Keratin 8/18 regulation of cell stiffness-extracellular matrix interplay through modulation of Rho-mediated actin cytoskeleton dynamics.

Bordeleau F, Myrand Lapierre ME, Sheng Y, Marceau N - PLoS ONE (2012)

Actin fiber organization in H4ev and shK8b cells seeded on substratum of increasing rigidity.(A) Maximum projection confocal images of fibrillar actin in 3-day monolayers of cells seeded on FN-gels of increasing rigidity or in FN-coated dishes, showing distinct actin organizations in H4ev versus shK8b monolayers. In both cell monolayers, the number and density of actin fibers increase with substratum rigidity. (B) Average actin fiber length estimates from the corresponding seeding conditions, showing shorter actin fibers in shK8b compared to those in H4ev cells. Bars denote SE. *, p<0.05 for H4ev versus shK8b.
© Copyright Policy
Related In: Results  -  Collection

Show All Figures
getmorefigures.php?uid=PMC3369864&req=5

pone-0038780-g002: Actin fiber organization in H4ev and shK8b cells seeded on substratum of increasing rigidity.(A) Maximum projection confocal images of fibrillar actin in 3-day monolayers of cells seeded on FN-gels of increasing rigidity or in FN-coated dishes, showing distinct actin organizations in H4ev versus shK8b monolayers. In both cell monolayers, the number and density of actin fibers increase with substratum rigidity. (B) Average actin fiber length estimates from the corresponding seeding conditions, showing shorter actin fibers in shK8b compared to those in H4ev cells. Bars denote SE. *, p<0.05 for H4ev versus shK8b.
Mentions: Considering that a change in ECM rigidity modulates fibrillar actin organization in adherent cells [27], [31], we determined here the effect of the K8/K18 IF loss on actin organization in hepatic cells at day-3 post-seeding on FN-gels. H4ev cells seeded on a 1.8 kPa FN-gel showed numerous actin fibers, but did not form a coherent fiber network, which contrasted with the interconnected network formed on 3 kPa FN-gel; it was even more so for H4ev cells on FN-coated glass, where the actin fibers formed a compact network across the monolayer (Fig. 2A). No such fibrillar actin networks formed in shK8b cells seeded on 1.8 and 3 kPa FN-gel but still, seeding on FN-coated glass yielded networks of non-interconnected actin fibers. Quantitative estimates revealed a substrate rigidity-dependent increase in actin fiber length in H4ev cells (Fig. 2B). In contrast, in shK8b cells, the actin fiber length did not increase between the 1.8 kPa and 3 kPa FN-gels, and even though the fiber length increased for cells seeded on FN-coated glass, the actin fibers remained shorter when compared to those in H4ev cells (Fig. 2B). These results demonstrate that K8/K18 IFs constitute a modulator of actin fiber organization over a wide range of ECM rigidity.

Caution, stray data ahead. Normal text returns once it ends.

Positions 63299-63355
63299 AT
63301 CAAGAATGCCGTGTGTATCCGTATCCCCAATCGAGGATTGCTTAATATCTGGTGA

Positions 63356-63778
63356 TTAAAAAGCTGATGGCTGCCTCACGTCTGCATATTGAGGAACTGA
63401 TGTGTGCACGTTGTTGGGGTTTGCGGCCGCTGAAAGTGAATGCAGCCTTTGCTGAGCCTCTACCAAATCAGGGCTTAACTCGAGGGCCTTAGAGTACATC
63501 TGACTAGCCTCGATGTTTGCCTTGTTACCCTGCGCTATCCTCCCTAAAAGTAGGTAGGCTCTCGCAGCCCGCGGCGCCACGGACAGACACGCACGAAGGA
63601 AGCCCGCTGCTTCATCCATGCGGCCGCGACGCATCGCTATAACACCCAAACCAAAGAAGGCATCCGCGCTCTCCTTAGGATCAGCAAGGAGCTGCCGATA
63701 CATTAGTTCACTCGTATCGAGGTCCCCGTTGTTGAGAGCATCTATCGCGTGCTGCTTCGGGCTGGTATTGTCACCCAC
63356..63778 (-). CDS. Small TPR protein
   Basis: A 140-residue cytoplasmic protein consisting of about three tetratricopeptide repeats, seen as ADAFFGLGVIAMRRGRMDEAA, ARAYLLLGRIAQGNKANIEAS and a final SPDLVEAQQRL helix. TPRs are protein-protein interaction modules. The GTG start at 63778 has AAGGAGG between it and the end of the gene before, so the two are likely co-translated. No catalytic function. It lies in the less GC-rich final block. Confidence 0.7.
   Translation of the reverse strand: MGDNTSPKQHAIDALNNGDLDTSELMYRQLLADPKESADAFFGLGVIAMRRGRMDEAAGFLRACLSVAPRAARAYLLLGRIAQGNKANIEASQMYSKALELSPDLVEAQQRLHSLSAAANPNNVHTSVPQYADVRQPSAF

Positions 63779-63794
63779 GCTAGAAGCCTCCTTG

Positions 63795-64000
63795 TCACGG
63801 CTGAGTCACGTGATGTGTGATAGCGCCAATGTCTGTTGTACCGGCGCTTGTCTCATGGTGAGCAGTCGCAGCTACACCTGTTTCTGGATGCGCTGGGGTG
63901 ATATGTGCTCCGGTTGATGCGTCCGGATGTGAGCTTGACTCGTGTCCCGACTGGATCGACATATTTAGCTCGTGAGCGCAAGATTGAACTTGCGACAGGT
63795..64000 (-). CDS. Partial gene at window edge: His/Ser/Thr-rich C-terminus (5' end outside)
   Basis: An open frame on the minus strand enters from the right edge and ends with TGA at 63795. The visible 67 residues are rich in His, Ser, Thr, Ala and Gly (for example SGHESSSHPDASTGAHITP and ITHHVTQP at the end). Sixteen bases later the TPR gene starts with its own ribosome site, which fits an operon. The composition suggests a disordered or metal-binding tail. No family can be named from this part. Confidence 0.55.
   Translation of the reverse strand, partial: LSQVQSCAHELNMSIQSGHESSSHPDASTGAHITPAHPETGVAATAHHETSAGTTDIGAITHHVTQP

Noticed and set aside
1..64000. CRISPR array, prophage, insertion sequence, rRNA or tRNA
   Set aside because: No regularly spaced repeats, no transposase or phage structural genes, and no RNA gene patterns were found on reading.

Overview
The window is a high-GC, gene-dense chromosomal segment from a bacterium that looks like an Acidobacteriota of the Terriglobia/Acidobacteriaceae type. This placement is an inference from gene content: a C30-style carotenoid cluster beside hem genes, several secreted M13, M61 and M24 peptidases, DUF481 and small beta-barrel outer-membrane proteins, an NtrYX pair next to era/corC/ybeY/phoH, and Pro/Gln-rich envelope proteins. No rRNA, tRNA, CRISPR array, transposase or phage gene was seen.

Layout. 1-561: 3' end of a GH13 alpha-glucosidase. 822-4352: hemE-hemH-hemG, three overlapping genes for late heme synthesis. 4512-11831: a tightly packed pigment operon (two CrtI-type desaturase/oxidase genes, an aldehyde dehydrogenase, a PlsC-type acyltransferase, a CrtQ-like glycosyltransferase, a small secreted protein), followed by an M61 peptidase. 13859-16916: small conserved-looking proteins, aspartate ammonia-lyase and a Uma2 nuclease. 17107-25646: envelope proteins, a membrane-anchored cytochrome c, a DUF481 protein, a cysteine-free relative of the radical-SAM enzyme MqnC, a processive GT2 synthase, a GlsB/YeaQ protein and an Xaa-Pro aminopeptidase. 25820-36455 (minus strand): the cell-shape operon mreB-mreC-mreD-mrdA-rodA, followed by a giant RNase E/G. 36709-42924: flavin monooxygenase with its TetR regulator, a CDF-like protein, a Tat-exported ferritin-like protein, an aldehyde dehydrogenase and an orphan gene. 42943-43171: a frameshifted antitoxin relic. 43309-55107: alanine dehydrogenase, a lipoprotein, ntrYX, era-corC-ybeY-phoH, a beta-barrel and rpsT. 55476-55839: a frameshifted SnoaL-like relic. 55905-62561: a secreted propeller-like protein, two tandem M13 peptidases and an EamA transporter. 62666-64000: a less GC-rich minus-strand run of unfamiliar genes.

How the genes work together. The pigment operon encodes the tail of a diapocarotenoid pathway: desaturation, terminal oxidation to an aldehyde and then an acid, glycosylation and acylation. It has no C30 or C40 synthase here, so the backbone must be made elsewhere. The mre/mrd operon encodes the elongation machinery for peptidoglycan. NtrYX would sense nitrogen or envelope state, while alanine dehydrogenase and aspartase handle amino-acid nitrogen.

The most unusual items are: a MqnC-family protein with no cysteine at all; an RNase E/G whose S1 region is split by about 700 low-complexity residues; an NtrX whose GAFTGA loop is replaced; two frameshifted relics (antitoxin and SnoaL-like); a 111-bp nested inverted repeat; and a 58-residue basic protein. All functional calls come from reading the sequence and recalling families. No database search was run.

Bottom Line: Here, using K8-knockdown rat H4 hepatoma cells and their K8/K18-containing counterparts seeded on fibronectin-coated substrata of different rigidities, we show that the K8/K18 IF-lacking cells lose their ability to spread and exhibit an altered actin fiber organization, upon seeding on a low-rigidity substratum.We also demonstrate a concomitant reduction in local cell stiffness at focal adhesions generated by fibronectin-coated microbeads attached to the dorsal cell surface.In addition, we find that this K8/K18 IF modulation of cell stiffness and actin fiber organization occurs through RhoA-ROCK signaling.

View Article: PubMed Central - PubMed

Affiliation: Centre de recherche en cancérologie and Centre de Recherche du Centre hospitalier de Québec, Quebec City, Quebec, Canada.

ABSTRACT
Cell mechanical activity generated from the interplay between the extracellular matrix (ECM) and the actin cytoskeleton is essential for the regulation of cell adhesion, spreading and migration during normal and cancer development. Keratins are the intermediate filament (IF) proteins of epithelial cells, expressed as pairs in a lineage/differentiation manner. Hepatic epithelial cell IFs are made solely of keratins 8/18 (K8/K18), hallmarks of all simple epithelia. Notably, our recent work on these epithelial cells has revealed a key regulatory function for K8/K18 IFs in adhesion/migration, through modulation of integrin interactions with ECM, actin adaptors and signaling molecules at focal adhesions. Here, using K8-knockdown rat H4 hepatoma cells and their K8/K18-containing counterparts seeded on fibronectin-coated substrata of different rigidities, we show that the K8/K18 IF-lacking cells lose their ability to spread and exhibit an altered actin fiber organization, upon seeding on a low-rigidity substratum. We also demonstrate a concomitant reduction in local cell stiffness at focal adhesions generated by fibronectin-coated microbeads attached to the dorsal cell surface. In addition, we find that this K8/K18 IF modulation of cell stiffness and actin fiber organization occurs through RhoA-ROCK signaling. Together, the results uncover a K8/K18 IF contribution to the cell stiffness-ECM rigidity interplay through a modulation of Rho-dependent actin organization and dynamics in simple epithelial cells.

Show MeSH
Related in: MedlinePlus